And by all means let’s make sure we don’t use terms like Karma that just causes more confusion and darkness in a world that is too dark to begin with.

Wednesday, July 6, 2016

The Controlling Nature of Sin

Gen 19:9  But they said, "Stand back!" And they said, "This fellow came to sojourn, and he has become the judge! Now we will deal worse with you than with them." Then they pressed hard against the man Lot, and drew near to break the door down.
Gen 19:10  But the men reached out their hands and brought Lot into the house with them and shut the door.
Gen 19:11  And they struck with blindness the men who were at the entrance of the house, both small and great, so that they wore themselves out groping for the door.

Perhaps no passage in the Bible depicts the controlling nature of sin like the account of the homosexuals of Sodom.  As the two angels come into town to rescue Lot and his family the entire male population, “down to the last man” saw the visitors as merely sexual objects.  It didn’t matter that they were human being created in God’s image, as they would have assumed they were human; they saw them only as something to use and discard.  And of course, this is common with all sexual sin. 

But it is the above text that is truly hard to believe.  As they are trying to beat the door down to get at these men, they are struck blind.  Now you have to put yourself in their shoes.  It is dark and perhaps they had torches but all of the sudden you can’t see anything.  You might at first think that someone put out the torches but in a second or two you realize you can’t see.  You yell for help, telling anyone who will listen that you can’t see.  At the same time everyone else is relating the same thing. 

Now I am pretty sure that as a Christian who is pretty familiar with biblical morality; if I found myself engaged in a questionable activity with some others and we are all struck blind at the same time that the first thing I would think is, “maybe someone is trying to tell us something”.  But these men obviously didn’t have the Holy Spirit indwelling them and their conscience had been seared long ago in all likelihood. 

Being struck blind is merely seen as an inconvenience in their attempt to commit sexual perversion.  Instead of trying to make it home safely they actually wear themselves out looking for the door.  This has to be one of the starkest accounts of sinfulness that is found in the Bible.  It should remind us of how sin can control us and dupe us into thinking that what we want is more important than anything or anyone else no matter who we hurt.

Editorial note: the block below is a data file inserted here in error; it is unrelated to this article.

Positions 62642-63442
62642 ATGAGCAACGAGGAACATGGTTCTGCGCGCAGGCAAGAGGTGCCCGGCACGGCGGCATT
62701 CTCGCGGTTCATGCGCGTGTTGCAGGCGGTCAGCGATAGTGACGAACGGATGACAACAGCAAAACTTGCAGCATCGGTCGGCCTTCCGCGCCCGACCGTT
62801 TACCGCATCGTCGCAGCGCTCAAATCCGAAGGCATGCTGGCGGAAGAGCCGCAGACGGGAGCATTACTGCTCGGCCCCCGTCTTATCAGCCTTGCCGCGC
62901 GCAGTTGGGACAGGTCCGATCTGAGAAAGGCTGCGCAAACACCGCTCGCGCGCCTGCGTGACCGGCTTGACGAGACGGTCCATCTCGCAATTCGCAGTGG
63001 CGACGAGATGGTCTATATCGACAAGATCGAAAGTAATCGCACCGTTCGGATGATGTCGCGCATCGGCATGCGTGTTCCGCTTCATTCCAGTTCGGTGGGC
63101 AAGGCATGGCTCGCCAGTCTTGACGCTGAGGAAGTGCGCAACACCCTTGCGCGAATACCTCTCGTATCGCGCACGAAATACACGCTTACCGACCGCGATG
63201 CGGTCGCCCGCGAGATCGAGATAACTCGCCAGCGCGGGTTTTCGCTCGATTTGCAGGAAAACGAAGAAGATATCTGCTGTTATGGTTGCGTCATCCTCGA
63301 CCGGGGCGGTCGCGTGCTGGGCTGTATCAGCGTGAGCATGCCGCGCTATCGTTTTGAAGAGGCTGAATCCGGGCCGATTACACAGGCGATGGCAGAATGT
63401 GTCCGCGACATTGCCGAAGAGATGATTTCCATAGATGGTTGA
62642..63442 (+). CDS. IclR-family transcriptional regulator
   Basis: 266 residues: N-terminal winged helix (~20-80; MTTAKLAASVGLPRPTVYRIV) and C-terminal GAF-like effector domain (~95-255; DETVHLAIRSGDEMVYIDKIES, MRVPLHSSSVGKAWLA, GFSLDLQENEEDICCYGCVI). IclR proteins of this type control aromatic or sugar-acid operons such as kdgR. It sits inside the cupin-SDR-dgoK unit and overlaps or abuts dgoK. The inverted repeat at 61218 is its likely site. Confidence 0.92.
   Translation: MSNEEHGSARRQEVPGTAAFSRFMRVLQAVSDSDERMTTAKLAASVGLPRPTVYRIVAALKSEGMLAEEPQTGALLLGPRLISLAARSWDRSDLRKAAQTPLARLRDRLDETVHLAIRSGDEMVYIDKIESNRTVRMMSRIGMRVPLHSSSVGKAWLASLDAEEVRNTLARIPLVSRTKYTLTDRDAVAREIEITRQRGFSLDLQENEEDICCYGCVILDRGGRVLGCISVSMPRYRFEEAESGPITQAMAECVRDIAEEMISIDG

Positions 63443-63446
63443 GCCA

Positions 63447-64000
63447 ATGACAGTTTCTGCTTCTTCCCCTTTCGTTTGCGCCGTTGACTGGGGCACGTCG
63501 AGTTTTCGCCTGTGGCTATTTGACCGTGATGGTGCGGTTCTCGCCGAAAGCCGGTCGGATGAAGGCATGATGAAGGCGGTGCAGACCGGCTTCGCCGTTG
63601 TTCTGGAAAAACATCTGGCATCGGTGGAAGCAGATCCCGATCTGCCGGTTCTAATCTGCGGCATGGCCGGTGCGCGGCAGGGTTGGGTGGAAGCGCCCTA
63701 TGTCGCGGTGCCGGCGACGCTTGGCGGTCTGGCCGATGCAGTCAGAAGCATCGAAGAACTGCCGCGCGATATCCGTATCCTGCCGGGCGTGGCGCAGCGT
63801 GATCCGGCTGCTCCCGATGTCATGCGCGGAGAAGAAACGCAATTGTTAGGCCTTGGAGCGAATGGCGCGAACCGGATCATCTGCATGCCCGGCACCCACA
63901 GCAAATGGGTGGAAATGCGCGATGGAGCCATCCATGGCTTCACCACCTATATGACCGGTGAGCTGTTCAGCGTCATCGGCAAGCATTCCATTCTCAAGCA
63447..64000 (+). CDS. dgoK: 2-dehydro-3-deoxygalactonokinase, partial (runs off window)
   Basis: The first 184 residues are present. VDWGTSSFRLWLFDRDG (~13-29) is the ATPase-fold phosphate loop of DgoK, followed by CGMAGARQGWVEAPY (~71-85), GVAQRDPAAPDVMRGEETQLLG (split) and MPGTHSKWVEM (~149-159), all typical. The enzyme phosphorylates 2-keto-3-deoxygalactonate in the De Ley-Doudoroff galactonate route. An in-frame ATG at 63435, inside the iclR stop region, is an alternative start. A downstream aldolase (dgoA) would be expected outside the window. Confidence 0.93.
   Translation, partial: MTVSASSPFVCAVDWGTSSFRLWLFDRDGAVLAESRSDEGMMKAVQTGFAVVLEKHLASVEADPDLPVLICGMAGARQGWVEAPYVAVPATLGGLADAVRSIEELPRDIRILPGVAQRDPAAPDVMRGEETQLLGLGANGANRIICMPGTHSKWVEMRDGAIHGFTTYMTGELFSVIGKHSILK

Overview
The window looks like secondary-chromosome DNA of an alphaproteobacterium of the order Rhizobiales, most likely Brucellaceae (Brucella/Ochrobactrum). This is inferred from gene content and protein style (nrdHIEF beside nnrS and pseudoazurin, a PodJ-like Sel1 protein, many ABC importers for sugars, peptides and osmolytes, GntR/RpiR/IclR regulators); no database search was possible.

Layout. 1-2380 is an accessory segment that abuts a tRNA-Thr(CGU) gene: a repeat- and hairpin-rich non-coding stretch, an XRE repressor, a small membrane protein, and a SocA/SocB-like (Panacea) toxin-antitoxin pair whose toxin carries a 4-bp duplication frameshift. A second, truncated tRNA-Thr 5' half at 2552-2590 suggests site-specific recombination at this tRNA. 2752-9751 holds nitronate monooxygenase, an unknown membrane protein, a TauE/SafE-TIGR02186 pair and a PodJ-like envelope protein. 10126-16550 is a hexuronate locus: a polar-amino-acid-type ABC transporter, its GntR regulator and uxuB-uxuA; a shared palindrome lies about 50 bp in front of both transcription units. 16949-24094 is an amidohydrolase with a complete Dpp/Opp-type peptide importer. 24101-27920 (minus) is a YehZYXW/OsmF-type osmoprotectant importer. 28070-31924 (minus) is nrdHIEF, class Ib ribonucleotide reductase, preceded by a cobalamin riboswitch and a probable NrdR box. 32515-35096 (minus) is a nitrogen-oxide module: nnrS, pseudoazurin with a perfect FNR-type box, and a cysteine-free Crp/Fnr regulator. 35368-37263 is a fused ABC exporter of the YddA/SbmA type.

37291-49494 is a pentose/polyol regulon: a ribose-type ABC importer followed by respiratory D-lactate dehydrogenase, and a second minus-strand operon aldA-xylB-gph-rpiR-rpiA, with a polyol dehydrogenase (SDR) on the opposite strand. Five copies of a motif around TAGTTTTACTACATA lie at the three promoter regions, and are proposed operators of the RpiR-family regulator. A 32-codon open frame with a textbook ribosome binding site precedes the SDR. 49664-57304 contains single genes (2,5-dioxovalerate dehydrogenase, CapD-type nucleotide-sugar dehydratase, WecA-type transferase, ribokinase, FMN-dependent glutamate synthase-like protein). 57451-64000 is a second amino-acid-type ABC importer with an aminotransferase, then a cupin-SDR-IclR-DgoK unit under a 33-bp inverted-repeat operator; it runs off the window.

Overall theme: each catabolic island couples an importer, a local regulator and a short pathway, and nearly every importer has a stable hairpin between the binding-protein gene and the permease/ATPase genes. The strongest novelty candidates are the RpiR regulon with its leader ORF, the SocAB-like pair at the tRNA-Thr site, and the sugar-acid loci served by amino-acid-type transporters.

Unfortunately the controlling nature of sin is something that Christians must be aware of and do battle with.  I can think of plenty of times in which I wanted something so badly, whether it was my way or some object, that I had little regard for Christ’s will or how others were affected.  While it is easy to point a judgmental finger at these guys, it is easy to see that I sin in similar ways all the time. 

In fact, in this account we see righteous Lot showing a rather unbelievable lack of faith in verses 16-20.  He sees how wicked these guys are first hand, he is reduced to offering his daughters in exchange for the angels, he sees the angels strike the men of the town blind and yet he is hesitant to leave. 

Then apparently after being miraculously lifted and carried outside of the city he then proceeds to argue with the heavenly messengers that he knows best where he needs to flee.  Evidently God was smart enough to save him from Sodom’s destruction but not able to take care of him in the place where he tells him to flee.

But that is what sin does; it has us believing that we know better than the Lord.  I have had people come to me for help with the results of years of sin in their lives but when I direct them to church and to listen to what God tells them to do, they want none of it.  They might be miserable in their sin but one thing they know is that they are not going to give up their sin and certainly not submit to God.

And it is particularly sad when Christians’ pride and lusts have such control over them that no matter who they hurt and how much their lives fall apart they only get angry if you try to direct them back to where the Lord would have them.  They will argue with you and tell you that your theology is wrong but their view isn’t helping them at all!  

Yes, this chapter teaches a lot about sexual perversion but it teaches more about the deceitfulness of sin that we all are only a step or two away from.  May God grant us a tender conscience and a repentant spirit so that we can recognize when our sin is controlling the way we are living.  I think too often I see myself in this chapter more than I see the sin of homosexuality.